Okay, so line_t derives from shape_t we are declaring some private data to element array of type point_t that we saw on the last screen. These will be the end points of the line as they are declared as private, no other classes can access them, not even a derived class. Notice that we pass the lines color to the base class constructor. Now in the body of the constructor, we initialize our two end points. Arrays can’t be initialized in an initializer list so it has to be done in the body of the constructor.
Next we have line_t’s implementation of the draw function. If we don’t implement it here, we won’t be able to instantiate a line_t object. The implementation is inline for brevity. Now let’s create another shape that might be useful, so how about a circle.
Slide 43: Our Second Class(es)
Okay so here’s our next shape class a circle as mentioned, that will give us another drawing primitive class. Again we will derive from shape_t just like we did with line_t. We define our constructor with the required data, again calling the shape constructor with the color value as a parameter. We can initialize m_center and m_radius in the initializer list since it do have constructors that we can call. And like line_t we declare and implement the draw function and we are done. We now have two useful shapes that can be used to draw in a very generic way. And we will show that in the next slide when we actually use our shape classes. As I am sure you can imagine, you can create a number of other classes for your drawing primitives like rectangles, polygons, filled objects and you could also extend these classes in many ways.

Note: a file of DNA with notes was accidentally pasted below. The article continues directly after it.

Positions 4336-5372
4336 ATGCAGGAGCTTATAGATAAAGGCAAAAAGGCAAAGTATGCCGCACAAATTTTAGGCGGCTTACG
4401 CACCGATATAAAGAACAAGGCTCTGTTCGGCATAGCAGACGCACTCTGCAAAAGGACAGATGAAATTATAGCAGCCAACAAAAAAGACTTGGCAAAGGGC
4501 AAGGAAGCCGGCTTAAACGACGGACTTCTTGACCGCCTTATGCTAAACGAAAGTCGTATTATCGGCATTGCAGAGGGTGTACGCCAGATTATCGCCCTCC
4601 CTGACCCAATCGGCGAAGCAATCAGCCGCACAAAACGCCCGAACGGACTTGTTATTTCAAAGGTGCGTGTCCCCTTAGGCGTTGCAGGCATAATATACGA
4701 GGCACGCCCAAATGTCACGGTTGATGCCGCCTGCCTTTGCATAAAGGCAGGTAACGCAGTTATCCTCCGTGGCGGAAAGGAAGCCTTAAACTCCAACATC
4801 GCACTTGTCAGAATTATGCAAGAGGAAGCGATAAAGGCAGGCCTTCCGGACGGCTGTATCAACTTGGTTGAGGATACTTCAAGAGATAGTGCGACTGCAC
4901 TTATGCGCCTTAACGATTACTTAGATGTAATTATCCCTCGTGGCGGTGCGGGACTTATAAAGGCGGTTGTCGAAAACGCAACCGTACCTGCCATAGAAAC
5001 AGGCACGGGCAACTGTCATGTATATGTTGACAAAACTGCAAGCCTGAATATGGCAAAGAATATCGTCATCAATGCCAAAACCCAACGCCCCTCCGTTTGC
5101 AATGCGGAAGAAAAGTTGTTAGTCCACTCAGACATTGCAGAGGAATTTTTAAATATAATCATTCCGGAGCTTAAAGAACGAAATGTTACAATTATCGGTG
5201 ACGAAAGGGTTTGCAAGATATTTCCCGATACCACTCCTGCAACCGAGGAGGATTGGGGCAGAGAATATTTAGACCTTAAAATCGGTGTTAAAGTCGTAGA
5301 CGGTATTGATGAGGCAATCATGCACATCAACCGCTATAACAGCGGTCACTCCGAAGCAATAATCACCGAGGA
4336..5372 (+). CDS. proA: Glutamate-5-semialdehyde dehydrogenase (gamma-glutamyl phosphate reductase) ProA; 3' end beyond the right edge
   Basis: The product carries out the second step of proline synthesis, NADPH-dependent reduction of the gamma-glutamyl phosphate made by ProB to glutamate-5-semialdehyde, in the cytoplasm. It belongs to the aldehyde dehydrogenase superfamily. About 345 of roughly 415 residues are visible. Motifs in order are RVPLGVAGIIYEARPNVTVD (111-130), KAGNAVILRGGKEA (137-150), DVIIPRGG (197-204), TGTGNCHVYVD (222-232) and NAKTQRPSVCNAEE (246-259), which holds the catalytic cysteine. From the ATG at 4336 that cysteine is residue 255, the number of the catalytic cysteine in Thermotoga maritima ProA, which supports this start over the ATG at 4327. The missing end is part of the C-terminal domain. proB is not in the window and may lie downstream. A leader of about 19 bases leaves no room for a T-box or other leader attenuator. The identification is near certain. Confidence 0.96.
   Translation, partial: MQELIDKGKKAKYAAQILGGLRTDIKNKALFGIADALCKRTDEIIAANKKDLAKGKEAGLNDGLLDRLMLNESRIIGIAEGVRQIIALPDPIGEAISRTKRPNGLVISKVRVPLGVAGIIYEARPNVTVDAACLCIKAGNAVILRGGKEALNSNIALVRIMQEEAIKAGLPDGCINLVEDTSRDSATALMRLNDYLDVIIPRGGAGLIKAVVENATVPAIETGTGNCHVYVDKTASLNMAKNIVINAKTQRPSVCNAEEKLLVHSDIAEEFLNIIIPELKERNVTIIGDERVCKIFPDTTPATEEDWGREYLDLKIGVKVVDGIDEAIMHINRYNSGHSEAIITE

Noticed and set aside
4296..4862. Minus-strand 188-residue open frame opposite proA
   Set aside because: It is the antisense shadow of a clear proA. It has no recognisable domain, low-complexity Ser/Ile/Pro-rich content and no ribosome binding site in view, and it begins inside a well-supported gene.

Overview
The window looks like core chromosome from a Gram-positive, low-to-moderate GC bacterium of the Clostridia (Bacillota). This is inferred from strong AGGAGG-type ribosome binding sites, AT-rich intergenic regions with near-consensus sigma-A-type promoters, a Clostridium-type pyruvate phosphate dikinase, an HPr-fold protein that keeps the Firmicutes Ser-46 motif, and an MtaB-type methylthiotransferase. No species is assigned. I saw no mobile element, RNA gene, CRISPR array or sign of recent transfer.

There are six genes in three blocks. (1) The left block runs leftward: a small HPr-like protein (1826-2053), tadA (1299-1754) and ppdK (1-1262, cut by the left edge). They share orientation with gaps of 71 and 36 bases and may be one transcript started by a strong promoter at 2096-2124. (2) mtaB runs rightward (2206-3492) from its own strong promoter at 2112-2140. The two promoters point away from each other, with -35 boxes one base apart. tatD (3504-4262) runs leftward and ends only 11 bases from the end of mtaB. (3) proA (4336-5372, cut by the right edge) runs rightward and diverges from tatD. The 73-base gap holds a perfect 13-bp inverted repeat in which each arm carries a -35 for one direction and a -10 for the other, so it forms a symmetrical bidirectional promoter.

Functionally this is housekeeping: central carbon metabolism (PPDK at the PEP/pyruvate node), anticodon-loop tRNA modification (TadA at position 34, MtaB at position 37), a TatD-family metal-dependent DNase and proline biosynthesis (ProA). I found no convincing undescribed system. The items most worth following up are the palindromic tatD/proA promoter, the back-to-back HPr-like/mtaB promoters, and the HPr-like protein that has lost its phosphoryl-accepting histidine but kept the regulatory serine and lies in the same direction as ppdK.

Slide 44: Using Our Second Class(es)
What we have for example implementation is very simple, but demonstrates our classes, especially the use of polymorphism. We have a method named do_something_interesting. It takes a reference to a shape object. If you have been following you would say, but wait, you said we can’t create a shape object and you would be right. However, we are not creating a shape object here, we are actually going to create objects derive from abstract shape class and then pass them to our do_something_interesting method.